His Grandfather was in the service, so Kevin traveled the world at a young age. He graduated Tucson High School in 1974, served 4 years in the Air Force in Pararescue during the Viet Nam Conflict and was decorated with valor and given the Purple Heart. He later attended the University of Arizona until 1982. He was a world class swimmer in the 500 Meter and 1,500 Meter Freestyle, from 1973 to 1982. He is most recently known for his commitment to Recovery Housing, founding the Michigan Association of Recovery Residences, (MARR) in 2008, and co-founding the National Alliance for Recovery Residences, (NARR) in 2010. He volunteered as a member of the Transformational Steering Committee for the office of OROSC for the Michigan Department of Community Health where he received the "Giving Back" Award in September 2012. He also served on the Behavioral Health Advisory Council from 2012-2018. He was committed to getting funding and assuring there were standards in place for Recovery Residences to provide supportive services to those in early recovery. Kevin was also the founder of Touchstone Recovery which will continue to help men in early recovery for years to come. Kevin was a happy, fun loving soul who had a great passion for "Changing the world one life at a time."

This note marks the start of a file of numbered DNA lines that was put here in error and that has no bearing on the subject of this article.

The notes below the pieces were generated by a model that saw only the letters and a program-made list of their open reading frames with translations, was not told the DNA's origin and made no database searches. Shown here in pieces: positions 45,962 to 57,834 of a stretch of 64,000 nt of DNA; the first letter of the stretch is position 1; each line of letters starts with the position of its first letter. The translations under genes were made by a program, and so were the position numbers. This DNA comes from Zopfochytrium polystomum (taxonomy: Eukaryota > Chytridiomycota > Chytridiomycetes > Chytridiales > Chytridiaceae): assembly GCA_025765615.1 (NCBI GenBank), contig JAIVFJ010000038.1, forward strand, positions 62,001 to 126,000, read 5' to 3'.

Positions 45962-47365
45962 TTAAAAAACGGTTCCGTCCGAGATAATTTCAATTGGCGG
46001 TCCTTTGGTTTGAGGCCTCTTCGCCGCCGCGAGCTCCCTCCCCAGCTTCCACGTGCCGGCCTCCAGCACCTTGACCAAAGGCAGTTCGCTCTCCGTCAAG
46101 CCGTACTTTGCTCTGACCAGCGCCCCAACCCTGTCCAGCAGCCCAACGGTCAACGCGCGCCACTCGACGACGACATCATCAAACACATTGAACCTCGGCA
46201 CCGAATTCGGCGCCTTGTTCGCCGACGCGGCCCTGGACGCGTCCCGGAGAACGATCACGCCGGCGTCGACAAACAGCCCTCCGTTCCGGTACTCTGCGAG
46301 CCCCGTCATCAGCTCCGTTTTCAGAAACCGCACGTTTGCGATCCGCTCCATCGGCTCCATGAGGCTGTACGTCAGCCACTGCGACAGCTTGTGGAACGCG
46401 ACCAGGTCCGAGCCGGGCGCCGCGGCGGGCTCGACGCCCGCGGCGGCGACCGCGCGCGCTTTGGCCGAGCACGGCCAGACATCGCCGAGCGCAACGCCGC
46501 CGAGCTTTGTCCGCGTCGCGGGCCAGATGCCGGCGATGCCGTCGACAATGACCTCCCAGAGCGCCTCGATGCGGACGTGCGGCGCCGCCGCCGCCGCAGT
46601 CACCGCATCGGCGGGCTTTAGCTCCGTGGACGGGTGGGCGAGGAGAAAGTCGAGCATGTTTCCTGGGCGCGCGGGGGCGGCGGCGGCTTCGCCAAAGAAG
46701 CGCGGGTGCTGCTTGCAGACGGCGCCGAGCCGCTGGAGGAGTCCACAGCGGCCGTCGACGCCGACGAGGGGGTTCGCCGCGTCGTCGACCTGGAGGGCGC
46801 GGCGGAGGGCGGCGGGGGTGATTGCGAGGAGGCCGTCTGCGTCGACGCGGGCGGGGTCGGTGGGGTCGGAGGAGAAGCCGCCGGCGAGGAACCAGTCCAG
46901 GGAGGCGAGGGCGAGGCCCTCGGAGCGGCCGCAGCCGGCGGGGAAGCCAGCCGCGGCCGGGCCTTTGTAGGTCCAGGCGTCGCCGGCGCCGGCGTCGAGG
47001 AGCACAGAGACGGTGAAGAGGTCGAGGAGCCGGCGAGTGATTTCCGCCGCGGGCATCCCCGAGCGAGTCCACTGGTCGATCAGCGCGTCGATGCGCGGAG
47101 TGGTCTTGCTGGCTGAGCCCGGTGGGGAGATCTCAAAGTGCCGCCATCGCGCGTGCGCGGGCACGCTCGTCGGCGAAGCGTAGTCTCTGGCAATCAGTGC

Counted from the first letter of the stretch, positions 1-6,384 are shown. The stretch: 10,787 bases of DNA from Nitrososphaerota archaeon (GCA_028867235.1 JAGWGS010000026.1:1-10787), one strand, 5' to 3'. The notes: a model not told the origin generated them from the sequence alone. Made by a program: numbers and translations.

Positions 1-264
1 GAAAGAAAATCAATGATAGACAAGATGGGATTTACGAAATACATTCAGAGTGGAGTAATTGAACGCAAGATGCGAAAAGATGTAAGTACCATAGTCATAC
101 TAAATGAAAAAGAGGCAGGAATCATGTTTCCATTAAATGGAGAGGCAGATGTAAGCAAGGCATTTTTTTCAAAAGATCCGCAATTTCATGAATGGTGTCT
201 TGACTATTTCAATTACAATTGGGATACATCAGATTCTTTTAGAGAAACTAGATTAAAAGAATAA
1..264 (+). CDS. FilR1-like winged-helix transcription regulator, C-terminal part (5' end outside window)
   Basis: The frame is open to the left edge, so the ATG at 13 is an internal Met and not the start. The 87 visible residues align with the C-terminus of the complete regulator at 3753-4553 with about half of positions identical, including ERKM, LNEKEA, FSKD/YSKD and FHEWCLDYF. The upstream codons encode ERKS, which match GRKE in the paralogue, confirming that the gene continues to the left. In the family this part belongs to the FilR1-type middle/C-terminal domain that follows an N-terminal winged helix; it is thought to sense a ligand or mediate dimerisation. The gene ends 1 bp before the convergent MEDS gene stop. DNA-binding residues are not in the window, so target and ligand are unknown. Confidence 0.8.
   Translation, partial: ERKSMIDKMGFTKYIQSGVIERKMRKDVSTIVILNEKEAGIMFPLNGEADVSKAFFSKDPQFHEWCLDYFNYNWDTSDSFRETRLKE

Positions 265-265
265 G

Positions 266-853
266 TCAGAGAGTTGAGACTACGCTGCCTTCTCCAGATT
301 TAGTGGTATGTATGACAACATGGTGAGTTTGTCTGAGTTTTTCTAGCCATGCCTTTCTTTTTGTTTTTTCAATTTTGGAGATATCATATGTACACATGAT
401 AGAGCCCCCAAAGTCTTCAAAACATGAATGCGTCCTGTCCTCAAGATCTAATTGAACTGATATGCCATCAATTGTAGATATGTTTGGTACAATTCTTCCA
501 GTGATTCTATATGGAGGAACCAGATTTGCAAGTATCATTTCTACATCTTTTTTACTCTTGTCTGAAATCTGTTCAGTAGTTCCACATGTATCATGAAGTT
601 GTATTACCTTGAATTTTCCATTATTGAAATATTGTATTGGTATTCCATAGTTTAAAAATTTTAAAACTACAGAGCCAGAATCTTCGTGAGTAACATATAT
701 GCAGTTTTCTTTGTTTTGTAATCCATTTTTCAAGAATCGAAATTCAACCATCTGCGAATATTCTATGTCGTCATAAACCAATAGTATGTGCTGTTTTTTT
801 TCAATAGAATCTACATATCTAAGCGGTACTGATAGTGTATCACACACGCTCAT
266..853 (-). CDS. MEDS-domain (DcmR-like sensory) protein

May his legacy live on in the lives of others as his work will continue to change the world.
Dr. Waller discusses the neurology of addiction.